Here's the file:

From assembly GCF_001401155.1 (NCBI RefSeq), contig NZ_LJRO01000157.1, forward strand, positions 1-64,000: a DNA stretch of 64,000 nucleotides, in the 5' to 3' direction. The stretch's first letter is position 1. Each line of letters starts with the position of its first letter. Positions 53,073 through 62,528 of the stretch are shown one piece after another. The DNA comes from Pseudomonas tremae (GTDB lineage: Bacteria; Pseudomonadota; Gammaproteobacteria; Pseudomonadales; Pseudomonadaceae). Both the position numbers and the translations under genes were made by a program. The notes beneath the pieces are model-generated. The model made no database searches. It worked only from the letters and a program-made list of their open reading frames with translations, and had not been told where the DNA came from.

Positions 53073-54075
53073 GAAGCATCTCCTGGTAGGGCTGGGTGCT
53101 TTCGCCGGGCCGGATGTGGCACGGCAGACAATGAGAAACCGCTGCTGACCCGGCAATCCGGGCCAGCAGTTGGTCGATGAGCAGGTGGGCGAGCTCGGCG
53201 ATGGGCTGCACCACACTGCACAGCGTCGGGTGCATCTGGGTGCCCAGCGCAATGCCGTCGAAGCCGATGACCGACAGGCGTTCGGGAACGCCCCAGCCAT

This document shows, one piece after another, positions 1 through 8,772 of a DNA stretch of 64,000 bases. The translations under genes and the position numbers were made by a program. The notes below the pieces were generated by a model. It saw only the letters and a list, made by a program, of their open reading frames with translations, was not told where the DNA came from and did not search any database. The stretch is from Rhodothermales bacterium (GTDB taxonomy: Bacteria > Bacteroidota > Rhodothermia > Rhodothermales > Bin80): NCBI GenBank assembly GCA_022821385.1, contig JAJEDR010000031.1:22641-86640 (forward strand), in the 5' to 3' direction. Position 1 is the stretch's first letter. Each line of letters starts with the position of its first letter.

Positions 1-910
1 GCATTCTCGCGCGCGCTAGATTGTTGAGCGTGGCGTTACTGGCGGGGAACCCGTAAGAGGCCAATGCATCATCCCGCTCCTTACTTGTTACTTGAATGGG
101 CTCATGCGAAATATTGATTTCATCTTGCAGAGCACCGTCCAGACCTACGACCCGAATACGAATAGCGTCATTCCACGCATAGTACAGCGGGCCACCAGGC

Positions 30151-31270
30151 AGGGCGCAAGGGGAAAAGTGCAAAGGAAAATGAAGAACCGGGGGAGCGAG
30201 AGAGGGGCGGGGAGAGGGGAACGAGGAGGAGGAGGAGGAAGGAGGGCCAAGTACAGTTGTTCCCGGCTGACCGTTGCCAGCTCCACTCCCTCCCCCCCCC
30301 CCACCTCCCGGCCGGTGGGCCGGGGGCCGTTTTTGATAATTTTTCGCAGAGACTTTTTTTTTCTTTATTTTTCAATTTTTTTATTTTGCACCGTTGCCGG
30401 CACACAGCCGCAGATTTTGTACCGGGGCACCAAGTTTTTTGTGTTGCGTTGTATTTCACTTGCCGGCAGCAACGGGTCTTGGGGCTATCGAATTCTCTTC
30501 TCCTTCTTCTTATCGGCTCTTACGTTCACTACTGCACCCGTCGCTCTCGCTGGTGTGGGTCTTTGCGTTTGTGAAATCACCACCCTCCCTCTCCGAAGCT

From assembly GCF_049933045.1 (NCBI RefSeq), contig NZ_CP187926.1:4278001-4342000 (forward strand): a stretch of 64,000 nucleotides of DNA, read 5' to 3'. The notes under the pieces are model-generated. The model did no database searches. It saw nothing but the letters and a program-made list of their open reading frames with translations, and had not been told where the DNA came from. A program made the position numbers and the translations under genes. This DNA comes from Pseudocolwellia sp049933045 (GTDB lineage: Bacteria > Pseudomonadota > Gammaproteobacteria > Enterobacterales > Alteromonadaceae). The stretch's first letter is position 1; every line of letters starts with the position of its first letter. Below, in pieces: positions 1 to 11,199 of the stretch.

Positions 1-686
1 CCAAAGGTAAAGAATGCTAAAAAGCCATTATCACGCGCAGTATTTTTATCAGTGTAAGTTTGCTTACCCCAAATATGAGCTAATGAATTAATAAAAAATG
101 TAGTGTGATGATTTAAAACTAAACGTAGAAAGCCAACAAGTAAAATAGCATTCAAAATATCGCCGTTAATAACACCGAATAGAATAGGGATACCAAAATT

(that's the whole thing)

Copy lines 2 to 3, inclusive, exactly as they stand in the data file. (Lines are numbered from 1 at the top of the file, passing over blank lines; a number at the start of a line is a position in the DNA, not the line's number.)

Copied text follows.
Positions 53073-54075
53073 GAAGCATCTCCTGGTAGGGCTGGGTGCT